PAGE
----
As you will be aware, the NHS has come under great strain due to the COVID-19 pandemic. Much of the non-urgent hospital and community services were ‘paused’ - both as a safety precaution and to allow us to deliver the urgent care necessary.
There are still measures in place which impact on the number of patients we are able to see and treat. If you are still waiting for your appointment, we appreciate that you may be disappointed and would like to reassure you that we will be in touch with you directly within the next three months with more information about when you may receive your appointment. If you have already received yours, please attend that appointment as planned.
Unless the clinician needs to see you to physically examine or observe you, all outpatient appointments will be carried out via telephone or video clinics. This will enable us to continue to prevent people making unnecessary trips to hospitals and community setting wherever possible.
If you need diagnostic tests such as scans, x-rays, blood tests, etc, you will still be required to attend for your appointment in person. Find out more about virtual appointments here.
If you are being admitted to hospital for a planned (non-emergency) operation, you, the people you live with and anyone in your support bubble may need to self-isolate before you go into hospital.
You may also be asked to complete a COVID-19 test within 72 hours before going to hospital. This will be arranged for you and you will be contacted with further details before your appointment.
If you are unable to isolate effectively or be tested before coming to hospital, your admission may be rescheduled. This will be determined by your care team using clinical judgement and in consultation with you. Our admissions team will give you all the information you need when booking you in.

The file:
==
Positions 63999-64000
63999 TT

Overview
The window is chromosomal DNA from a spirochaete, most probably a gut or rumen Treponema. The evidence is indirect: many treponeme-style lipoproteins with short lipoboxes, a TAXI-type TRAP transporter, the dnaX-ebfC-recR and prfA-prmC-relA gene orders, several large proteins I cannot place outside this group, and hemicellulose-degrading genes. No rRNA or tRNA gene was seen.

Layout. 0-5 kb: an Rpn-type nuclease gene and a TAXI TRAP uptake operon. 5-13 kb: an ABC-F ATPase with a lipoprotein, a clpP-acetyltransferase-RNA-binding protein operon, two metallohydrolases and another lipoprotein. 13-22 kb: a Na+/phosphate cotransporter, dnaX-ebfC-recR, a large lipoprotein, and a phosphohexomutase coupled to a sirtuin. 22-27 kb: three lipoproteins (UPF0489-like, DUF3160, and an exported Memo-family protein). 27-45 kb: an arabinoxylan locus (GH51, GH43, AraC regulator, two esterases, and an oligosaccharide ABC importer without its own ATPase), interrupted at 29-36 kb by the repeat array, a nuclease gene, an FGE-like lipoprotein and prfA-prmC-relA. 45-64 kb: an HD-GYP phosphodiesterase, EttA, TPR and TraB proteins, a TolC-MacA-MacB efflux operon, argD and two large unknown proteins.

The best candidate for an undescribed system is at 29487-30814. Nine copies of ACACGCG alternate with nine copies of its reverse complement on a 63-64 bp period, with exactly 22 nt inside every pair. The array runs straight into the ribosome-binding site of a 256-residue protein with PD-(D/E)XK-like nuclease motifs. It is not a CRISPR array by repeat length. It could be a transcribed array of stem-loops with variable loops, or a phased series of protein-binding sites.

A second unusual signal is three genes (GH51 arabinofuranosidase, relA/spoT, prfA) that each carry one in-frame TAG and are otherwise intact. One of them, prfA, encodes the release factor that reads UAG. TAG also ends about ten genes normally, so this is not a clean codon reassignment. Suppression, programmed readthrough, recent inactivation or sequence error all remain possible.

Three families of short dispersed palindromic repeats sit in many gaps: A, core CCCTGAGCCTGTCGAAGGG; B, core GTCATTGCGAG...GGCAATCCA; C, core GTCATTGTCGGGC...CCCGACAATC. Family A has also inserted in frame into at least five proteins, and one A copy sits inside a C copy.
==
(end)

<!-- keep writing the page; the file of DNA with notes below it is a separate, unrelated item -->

Many people with cancer might be anxious about the impact of coronavirus on their treatment and care. Some people may also be worried about waiting for a referral for investigations.
The NHS is working hard to make sure that cancer treatments can continue in the best way possible. Your doctor will discuss what they think is the best option for you in the current situation.
If you are having cancer treatment, please continue with your treatment and care plan as agreed with your healthcare team. Your treatment may continue as planned or there may be some alterations which will be discussed with you. If for example, the risk of continuing is potentially higher than giving you a break from or delaying treatment, this may be recommended. Any decisions regarding your treatment will be made with you.
If you have a specific question about your treatment, you can ask your team.
Even during the pandemic, our maternity services are still open.
If you are pregnant, it is important that you still attend any antenatal appointments and scans, and continue to seek advice from your midwife or maternity team if you are worried about your health or the health of your unborn baby.
It is really important that women have a midwife with them when they are giving birth to ensure they and their baby are safe. Women can still choose to have a home birth, or give birth at our maternity units at Furness General Hospital, the Royal Lancaster Infirmary or Westmorland General Hospital.
Local people can be reassured that maternity and birthing services are separate to NHS services treating COVID-19 patients, so the risk of catching COVID-19 from these patients is minimal.
Things to remember when visiting our hospitals
Outpatients or visitors coming to the hospital will need to wear face masks to reduce the risk of transmitting coronavirus to others. Evidence has shown that those infected with COVID-19 can have very mild or no respiratory symptoms (asymptomatic) and potentially transmit the virus to others without being aware of it.
For some, wearing of a face mask may be difficult, and therefore all other measures must also be considered and introduced e.g. social/physical distancing, timed appointments, being seen immediately and not kept in waiting rooms. Individual risk assessments should be undertaken where required; for example, patients with mental health and learning disabilities.
To stop the spread of coronavirus (COVID-19), you should avoid close contact with anyone you do not live with. This is called social distancing.
Try to stay at least 2 metres (3 steps) away from anyone you do not live with (or anyone not in your support bubble).
There are markings and signs throughout our hospital sites to help you.
Washing your hands is one of the easiest ways to protect yourself and others from illnesses including coronavirus.
wash your hands with soap and water often – do this for at least 20 seconds
use hand sanitiser gel if soap and water are not available
wash your hands as soon as you get home
cover your mouth and nose with a tissue or your sleeve (not your hands) when you cough or sneeze
put used tissues in the bin immediately and wash your hands afterwards